|Fully enclosed cockpit, removable wings, steerable tailwheel, Rotax 503, 4-point seat restraint, in-flight trim, remote choke, full shut-off, Kevlar prop spinner, rounded wing tips, fiberglass cowling and boarding step insert, fabric, adhesive, and assembly hardware.
|Engine mount, instruments, plans-only ($175), convertible swing-over open canopy, steel gear parts, wheel pants, second 5-gallon fuel tank, and partial kits.
|Wood airframe, fiberglass cowling, steel components, fabric wing, tail, and fuselage coverings, AN hardware. Made in the USA.
Cosmetic appearance, structural integrity, achievement of design goals, effectiveness of aerodynamics, ergonomics.
Pros – Classic V-MAX design redone with a Rotax 503 engine and snazzy paint job transforms the basic aircraft into a zippy flyer. Well-proven design with solid safety record. Wood construction felt by many builders to be an easy medium. Single-place design lets you explore sport flying as you wish.
Cons – No 2-seater is offered. Wood requires extra maintenance to stay airworthy as it ages. Resale may be slowed by buyers’ interest in two seats and the wood structure may put off some customers.
Subsystems available to pilot such as: Flaps; Fuel sources; Electric start; In-air restart; Brakes; Engine controls; Navigations; Radio; (items covered may be optional).
Pros – Simple aircraft with few systems installed (because it is FAA-registered, you could add some). Heel brakes were effective and functioned well. Fuel supply was easily determined. Refueling is easy. All controls and instruments were accessible. Choke mounted by throttle.
Cons – Some Eros models have no trim; Cooper added one and it would be useful on longer flights. No flaps available. Engine access requires removal of the fiberglass cowling. Limited room to add navigation or radios to the instrument panel.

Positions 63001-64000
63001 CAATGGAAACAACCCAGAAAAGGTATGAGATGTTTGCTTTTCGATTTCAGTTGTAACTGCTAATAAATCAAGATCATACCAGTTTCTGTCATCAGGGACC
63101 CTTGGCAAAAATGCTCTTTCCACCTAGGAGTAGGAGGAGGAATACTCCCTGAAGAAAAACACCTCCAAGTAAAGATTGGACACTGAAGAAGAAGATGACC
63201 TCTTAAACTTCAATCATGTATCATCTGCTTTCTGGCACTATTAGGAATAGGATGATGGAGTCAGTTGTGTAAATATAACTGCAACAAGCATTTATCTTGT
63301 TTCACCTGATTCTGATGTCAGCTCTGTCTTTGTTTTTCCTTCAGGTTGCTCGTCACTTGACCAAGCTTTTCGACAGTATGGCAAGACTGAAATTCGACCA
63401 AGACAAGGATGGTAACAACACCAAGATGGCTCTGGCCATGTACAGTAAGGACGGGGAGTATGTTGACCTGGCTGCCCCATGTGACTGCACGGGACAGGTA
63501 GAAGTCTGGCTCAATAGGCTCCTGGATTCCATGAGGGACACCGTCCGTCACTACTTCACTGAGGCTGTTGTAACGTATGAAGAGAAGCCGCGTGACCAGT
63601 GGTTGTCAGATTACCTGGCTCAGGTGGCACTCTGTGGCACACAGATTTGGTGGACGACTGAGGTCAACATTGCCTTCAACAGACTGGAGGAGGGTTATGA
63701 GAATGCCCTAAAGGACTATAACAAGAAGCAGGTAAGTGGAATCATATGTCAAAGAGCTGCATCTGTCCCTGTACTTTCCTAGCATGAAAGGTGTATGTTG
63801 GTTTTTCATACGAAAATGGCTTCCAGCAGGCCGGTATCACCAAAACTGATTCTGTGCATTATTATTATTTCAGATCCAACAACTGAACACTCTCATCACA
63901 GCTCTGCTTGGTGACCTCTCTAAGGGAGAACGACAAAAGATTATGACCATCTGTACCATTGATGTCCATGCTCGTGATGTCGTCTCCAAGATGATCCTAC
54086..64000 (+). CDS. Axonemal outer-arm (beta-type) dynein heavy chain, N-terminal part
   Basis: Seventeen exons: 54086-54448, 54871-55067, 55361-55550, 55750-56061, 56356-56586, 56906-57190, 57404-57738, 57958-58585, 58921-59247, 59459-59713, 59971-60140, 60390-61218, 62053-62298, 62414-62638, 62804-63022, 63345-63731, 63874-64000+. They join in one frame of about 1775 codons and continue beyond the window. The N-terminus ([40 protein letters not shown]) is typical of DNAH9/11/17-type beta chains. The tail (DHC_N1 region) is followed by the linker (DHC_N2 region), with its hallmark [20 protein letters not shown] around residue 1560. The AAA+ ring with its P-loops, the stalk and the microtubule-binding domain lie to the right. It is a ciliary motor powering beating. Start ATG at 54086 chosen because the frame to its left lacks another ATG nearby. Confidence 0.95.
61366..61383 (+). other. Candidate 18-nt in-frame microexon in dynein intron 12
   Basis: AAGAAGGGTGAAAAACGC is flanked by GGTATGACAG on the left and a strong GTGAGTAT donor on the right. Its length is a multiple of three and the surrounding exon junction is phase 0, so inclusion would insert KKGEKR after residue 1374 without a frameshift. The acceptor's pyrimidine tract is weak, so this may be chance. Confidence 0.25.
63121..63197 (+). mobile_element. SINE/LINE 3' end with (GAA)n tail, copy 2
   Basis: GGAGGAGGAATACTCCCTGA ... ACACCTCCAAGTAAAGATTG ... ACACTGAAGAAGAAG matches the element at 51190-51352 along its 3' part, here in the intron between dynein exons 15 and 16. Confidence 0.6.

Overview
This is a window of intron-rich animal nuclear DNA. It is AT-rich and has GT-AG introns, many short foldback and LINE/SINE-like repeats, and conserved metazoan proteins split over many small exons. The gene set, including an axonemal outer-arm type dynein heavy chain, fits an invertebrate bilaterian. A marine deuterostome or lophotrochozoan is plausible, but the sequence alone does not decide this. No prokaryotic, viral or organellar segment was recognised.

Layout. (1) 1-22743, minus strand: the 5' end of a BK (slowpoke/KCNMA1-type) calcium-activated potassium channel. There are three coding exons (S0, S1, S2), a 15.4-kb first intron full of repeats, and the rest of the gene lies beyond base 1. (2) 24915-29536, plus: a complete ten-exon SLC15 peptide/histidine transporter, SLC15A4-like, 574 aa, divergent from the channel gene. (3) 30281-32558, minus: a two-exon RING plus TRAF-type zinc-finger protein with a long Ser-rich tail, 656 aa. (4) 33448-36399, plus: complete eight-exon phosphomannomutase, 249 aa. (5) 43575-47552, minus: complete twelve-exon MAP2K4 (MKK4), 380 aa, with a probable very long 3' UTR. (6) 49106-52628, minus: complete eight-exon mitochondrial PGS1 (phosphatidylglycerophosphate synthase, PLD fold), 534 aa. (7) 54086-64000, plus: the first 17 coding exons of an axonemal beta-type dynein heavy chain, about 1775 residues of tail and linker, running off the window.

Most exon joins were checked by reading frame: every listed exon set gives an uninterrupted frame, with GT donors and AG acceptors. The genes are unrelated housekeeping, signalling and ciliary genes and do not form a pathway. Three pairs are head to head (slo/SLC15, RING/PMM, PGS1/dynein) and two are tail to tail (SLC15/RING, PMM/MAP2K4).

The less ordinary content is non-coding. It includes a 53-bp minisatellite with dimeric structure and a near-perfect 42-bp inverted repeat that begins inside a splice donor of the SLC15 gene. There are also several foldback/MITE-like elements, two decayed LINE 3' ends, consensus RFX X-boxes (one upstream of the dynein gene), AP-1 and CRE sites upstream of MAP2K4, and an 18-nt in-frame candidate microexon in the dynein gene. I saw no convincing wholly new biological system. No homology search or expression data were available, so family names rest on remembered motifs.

Instrumentation; Ergonomics of controls; Creature comforts; (items covered may be optional).
Pros – Some Eros models have no trim; Cooper added one and it would be useful on longer flights. No flaps available. Engine access requires removal of the fiberglass cowling. Limited room to add navigation or radios to the instrument panel.
Cons – Entry may require a technique for less flexible pilots. Radios and controls mounted on side walls restrict pilot legroom. Seat and pedals don’t adjust except during building. The lack of cabin vents on this full enclosure made for an unacceptably warm cockpit in Florida’s heat.
Taxi visibility; Steering; Turn radius; Shock absorption; Stance/Stability; Braking.
Pros – Tailwheel control was highly responsive; made for easy taxiing. Turn radius is tight, allowing good maneuverability. Very stable stance on ground; gear feels very solid. Visibility is excellent even with the full enclosure. Top of canopy is opaque, keeping the sun off your head.
Cons – Rudder pedals are responsive enough that you need to control movements during takeoff and landing to avoid ground looping. Suspension is limited to air in the tires; gives a firm ride on unpaved runways. Braking effectiveness was modest and heel brakes provide less feel than toe brakes.